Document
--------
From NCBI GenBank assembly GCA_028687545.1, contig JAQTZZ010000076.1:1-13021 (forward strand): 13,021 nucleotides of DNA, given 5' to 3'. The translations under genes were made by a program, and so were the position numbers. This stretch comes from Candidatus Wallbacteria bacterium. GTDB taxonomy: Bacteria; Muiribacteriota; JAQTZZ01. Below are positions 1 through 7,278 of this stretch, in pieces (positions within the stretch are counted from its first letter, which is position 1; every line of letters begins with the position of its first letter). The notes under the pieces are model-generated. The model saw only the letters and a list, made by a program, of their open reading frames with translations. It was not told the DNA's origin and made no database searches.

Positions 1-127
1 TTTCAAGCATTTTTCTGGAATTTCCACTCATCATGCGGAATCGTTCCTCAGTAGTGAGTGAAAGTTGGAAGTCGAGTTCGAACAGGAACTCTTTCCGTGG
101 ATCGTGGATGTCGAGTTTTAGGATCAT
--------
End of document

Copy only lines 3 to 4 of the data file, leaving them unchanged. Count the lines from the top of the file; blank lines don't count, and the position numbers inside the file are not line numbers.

1 TTTCAAGCATTTTTCTGGAATTTCCACTCATCATGCGGAATCGTTCCTCAGTAGTGAGTGAAAGTTGGAAGTCGAGTTCGAACAGGAACTCTTTCCGTGG
101 ATCGTGGATGTCGAGTTTTAGGATCAT